There was no room for the good news about Jesus in the home I was raised in, the schools I went to or the university I attended. I treated those who tried to reach out to me with contempt, despising their so-called religion.
I saw the world as a corrupt place. Whoever Jesus might have been, his name had been sullied by 2000 years of Christianity. The only Christians I had any regard for were those who had died for their faith in the Roman arenas, or the African slaves who had overcome oppression, much of it from the church itself.
I felt that these groups echoed the spirit of my Jewish ancestors in Egypt, whose liberation we meditated on during Passover. From a young age the message of Passover made a profound impression on me; we Jews were to be the champions of the oppressed, and one day our Champion would come and deliver us from our own oppression.
Every year, though we opened the door for Elijah to come and announce the arrival of our redeemer, he did not come. Every year we would say to each other, ‘Next year in Jerusalem’, with less and less conviction as the years passed.
However, I became aware that I was just as much a part of the problem as the solution. To look at the Ten Commandments was to look in a mirror and not like what I saw there; no amount of grooming could hide my sin or the sin of the whole world.
There was no temple to go to where I could offer a ram for my sins, and no amount of prayers or good deeds could wipe away the stains that sin had left behind.
I tried to satisfy myself with life’s pleasures, but nothing could shift the sense that I needed to make my peace with God. This conviction resulted from an extraordinary experience I had a few months after coming into contact with some Christians, while I was studying for my degree.
They offended me by saying they were worshippers of my God and chastised me for not following my own Saviour.
I had previously believed in God. I looked up at the stars in wonder, knowing that there was more to the universe than science on its own could explain. All of a sudden I knew there was a God. People had been praying for me and God answered those prayers.
I suddenly had an unquenchable desire to know God, to read the Bible and to find out who Jesus really was.
I was ashamed and didn’t want anyone to know what was going on inside me. I was becoming what I had previously despised and I knew that many people would come to despise me for it, but I couldn’t shift the conviction that Jesus was the Christ.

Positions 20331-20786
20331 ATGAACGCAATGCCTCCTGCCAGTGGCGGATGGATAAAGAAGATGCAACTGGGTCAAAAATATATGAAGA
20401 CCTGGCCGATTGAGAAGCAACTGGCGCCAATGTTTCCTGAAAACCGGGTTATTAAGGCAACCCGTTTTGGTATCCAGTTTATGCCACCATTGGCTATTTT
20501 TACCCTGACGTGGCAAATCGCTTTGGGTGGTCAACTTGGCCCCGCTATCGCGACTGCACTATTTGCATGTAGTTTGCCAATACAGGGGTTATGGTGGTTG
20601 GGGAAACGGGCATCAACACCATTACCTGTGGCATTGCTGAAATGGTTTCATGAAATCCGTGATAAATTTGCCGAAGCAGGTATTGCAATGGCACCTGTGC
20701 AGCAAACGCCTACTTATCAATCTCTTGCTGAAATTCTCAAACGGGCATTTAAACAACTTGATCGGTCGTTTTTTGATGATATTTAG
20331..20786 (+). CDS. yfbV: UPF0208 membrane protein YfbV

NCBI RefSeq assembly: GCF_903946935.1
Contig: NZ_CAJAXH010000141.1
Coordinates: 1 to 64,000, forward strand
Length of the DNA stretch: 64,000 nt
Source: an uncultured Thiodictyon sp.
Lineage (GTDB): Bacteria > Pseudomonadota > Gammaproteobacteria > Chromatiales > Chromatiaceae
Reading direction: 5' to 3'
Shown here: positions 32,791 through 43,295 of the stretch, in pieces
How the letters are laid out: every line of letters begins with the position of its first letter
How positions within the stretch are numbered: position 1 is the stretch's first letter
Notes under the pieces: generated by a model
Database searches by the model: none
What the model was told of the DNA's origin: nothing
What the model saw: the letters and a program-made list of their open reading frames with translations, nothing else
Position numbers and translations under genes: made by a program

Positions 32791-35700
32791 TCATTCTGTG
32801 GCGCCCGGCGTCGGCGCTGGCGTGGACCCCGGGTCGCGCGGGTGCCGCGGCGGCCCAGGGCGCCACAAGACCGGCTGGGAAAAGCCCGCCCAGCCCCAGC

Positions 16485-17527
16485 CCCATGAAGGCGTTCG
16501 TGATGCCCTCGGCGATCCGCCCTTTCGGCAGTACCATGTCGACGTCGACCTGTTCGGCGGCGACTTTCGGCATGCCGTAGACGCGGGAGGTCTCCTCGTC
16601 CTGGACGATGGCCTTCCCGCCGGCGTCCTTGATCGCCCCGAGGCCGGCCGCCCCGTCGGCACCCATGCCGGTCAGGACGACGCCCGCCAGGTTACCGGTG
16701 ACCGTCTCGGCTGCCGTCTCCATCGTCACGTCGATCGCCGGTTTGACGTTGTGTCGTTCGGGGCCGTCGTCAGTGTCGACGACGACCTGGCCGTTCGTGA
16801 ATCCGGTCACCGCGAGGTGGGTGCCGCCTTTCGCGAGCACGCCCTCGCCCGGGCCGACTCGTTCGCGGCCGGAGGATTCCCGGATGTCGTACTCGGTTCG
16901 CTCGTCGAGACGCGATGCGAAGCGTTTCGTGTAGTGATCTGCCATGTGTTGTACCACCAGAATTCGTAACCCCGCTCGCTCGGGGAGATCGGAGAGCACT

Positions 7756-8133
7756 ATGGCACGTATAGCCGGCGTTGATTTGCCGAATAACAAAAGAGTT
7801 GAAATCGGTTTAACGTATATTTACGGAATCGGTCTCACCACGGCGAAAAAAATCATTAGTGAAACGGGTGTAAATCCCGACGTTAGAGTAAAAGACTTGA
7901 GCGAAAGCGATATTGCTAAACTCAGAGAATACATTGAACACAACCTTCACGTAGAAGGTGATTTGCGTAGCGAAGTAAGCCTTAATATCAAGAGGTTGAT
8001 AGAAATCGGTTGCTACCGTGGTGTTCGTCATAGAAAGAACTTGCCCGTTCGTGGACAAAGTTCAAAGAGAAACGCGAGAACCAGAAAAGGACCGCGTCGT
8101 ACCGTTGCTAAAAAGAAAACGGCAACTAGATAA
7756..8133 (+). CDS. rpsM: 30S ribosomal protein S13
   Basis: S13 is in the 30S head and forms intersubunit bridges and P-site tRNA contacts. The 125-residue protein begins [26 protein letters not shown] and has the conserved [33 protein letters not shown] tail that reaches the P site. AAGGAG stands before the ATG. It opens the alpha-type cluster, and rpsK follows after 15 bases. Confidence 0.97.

This lasted about two years until I was brought to the point of conversion. I was 21 when my baptism was conducted. The backlash from my family was intense, partly through my own doing as I was very zealous, and partly because trusting Jesus was taboo to many of the people I knew.
Ultimately, I had to leave home and experienced some hard times, but I always had opportunities to testify about my Saviour. As I grew in faith, the desire to preach was always there.
Sometimes, when people found out I grew up in a Jewish home, they asked me to share my testimony. This made me feel I was being treated like something from the zoo, but it was an opportunity to share the good news.
In 2003, I was working on a business project. More responsibility fell to me, until I was promoted to managing director. This felt good, but I began losing sight of God’s call on my life to preach.
One night I prayed and talked with my wife about the way I felt and, the next day on my way to work, I sat down next to a man who turned out to be the professor of Hebrew at the London Theological Seminary (LTS).
We started talking and, by the time we arrived at our destination, I knew I should apply to study at LTS. I left my job to set off in this new direction, which also meant preaching on a regular basis.
Following completion of my studies, the church I now serve invited me to be their pastor, which I have been for six years.
The church has good elders, deacons and a supportive membership. This means that I am able to serve beyond our church and can be involved in the missionary society Christian Witness to Israel, which is very dear to my heart.
There are few Jewish people in my area, but, through my family and CWI, I have an open door to being part of Christ’s mission to the Jewish people.
As Chairman of CWI, I hope I will be able to serve those who, as members of its council, give so much of their time and talents to the society, and be helped by God to bring those gifts to bear on the task in hand.
That task is to direct the family of CWI’s mission workers, fund-raisers and Bible teachers, who work so hard to make sure that this heaven-born concern for the Jewish people is never forgotten and always encouraged.
I myself am a debtor to those brave Christians who approached me and prayed for me. Without them I would not have come to know him, whom to know means eternal life.
This article is edited from CWI’s Herald (March 2013), with kind permission